Ideas for Hockey

July 18, 2010,

The Bellis Bend... preventing hocky injuries at the player bench ends.

Keywords: Bruins defenseman Zdeno Chara's devastating hit on Canadiens forward Max Pacioretty Mar 8, 2011 stanchion padding improvement redesign glass boards design

Fixing the End-of-Bench "Death Ram"

This is an extremely easy engineering problem to fix and it should be changed immediately in all rinks.




Using shootouts to decide a game is an embarrassment to hockey. It should be changed to alternating powerplays. The powerplay is a genuine demonstration of the skill and dominance of a team, and its use would be consistent with the spirit in which the overtime rules were created: not overworking players in a long, grueling season.

  1. Round 1
    1. Visiting team gets a full 2-minute, 4-on-3 powerplay. If they score, the home team must match them to stay alive.
    2. Home team gets a full 2-minute, 4-on-3 powerplay. If they score and the visitors haven't, they win. If both have scored, round 2 is played.
  2. Round 2, if necessary:
    1. Alternating 2-minute, 5-on-3 powerplays (again visiting team first) with the team scoring unmatched by the other team winning, or if both score, the team scoring in the shortest time winning.


There was a time in the NHL when misconduct penalties were a way for the refs to control the game without having to put themselves in the postion of being perceived as controlling the score. Return to that time.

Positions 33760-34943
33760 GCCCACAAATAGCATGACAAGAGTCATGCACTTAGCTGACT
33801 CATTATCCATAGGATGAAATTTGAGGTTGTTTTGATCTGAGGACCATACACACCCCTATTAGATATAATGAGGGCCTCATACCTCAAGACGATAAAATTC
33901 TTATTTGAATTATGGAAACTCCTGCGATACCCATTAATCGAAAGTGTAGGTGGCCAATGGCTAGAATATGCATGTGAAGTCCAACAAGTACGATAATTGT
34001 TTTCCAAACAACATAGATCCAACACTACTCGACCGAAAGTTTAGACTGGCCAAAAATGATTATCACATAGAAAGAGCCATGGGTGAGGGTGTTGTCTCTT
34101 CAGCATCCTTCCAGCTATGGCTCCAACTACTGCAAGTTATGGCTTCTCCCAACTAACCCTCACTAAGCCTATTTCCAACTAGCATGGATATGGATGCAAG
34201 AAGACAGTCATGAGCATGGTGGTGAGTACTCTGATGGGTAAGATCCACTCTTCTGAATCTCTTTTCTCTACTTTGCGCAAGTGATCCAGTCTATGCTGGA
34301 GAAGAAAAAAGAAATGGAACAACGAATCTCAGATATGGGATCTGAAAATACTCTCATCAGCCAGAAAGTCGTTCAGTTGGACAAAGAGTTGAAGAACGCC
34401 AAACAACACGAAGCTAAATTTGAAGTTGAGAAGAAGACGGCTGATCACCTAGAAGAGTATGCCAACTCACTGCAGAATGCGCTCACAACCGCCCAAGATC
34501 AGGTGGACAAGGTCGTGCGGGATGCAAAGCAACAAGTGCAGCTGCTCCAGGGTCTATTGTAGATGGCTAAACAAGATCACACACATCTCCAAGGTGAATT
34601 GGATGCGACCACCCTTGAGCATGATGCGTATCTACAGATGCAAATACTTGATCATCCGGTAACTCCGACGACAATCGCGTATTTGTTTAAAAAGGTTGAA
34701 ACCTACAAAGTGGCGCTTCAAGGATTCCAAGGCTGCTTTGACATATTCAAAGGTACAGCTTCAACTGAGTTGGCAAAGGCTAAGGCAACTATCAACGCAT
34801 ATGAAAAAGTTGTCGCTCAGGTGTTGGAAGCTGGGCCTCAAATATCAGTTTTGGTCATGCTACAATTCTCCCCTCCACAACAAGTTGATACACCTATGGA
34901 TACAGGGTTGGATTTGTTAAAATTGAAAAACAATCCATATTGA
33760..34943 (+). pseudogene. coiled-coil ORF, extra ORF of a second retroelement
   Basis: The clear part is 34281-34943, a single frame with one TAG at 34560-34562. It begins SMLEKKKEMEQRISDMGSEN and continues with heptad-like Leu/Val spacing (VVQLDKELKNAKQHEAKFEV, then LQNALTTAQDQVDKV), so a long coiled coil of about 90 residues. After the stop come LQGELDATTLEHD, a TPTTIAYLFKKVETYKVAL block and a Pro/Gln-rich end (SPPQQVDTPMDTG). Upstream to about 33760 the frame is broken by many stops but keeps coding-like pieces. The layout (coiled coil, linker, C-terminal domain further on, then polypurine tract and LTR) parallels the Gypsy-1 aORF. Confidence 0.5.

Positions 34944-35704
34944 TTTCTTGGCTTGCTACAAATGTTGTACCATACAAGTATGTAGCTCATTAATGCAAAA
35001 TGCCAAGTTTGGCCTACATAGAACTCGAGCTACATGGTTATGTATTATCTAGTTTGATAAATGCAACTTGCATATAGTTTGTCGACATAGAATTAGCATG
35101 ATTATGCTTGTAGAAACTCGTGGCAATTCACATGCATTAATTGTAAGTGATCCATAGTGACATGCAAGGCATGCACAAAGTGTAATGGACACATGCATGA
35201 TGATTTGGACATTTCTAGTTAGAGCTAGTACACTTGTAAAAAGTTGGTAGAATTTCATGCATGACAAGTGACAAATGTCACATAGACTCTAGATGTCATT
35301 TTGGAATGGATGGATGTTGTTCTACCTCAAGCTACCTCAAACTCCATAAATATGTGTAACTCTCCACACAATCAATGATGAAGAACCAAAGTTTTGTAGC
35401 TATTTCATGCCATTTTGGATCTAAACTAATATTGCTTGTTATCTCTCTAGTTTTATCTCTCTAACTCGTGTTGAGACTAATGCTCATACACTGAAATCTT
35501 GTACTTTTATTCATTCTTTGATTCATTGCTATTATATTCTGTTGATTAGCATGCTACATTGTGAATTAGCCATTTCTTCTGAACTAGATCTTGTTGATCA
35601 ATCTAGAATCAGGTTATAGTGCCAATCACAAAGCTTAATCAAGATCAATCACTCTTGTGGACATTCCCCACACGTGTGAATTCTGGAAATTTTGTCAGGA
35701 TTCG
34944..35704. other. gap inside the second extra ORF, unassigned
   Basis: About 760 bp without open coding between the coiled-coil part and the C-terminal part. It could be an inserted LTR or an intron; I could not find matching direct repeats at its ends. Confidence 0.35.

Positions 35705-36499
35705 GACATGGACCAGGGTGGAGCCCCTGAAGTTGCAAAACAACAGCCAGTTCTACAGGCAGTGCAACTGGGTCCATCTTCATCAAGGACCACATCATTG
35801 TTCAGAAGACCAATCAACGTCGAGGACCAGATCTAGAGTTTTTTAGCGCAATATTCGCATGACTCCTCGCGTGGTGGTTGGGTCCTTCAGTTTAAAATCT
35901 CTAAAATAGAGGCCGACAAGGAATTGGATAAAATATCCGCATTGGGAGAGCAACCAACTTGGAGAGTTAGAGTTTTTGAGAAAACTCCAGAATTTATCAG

Intentional Offside

When the rule was changed to allow delayed offside calls, I doubt it was imagined that players would intentionally send the puck into the zone to allow their teamates to clear the zone and give their team a 5 second unhurried breather... and in the process escaping any risk of turnover. Stop allowing this by calling it intentional offside and doing a faceoff in the defensive zone. This won't slow the game down by having more faceoffs because players will stop taking advantage of the rule.

Penalty Shot

Call a penalty shot much more agressively and stop it with all the ridiculous hair-splitting judgment calls: whenever a player who is the last line of defense commits a penalty against a breaking away player, call it. Players will accept this because in their minds they know it should be called---all hockey players know it has nothing to do with being free-and-clear by a body length!---and it will be great for the game. And unlike shootouts to decide a game, which is a travesty, this is a legitimately exciting part of the game.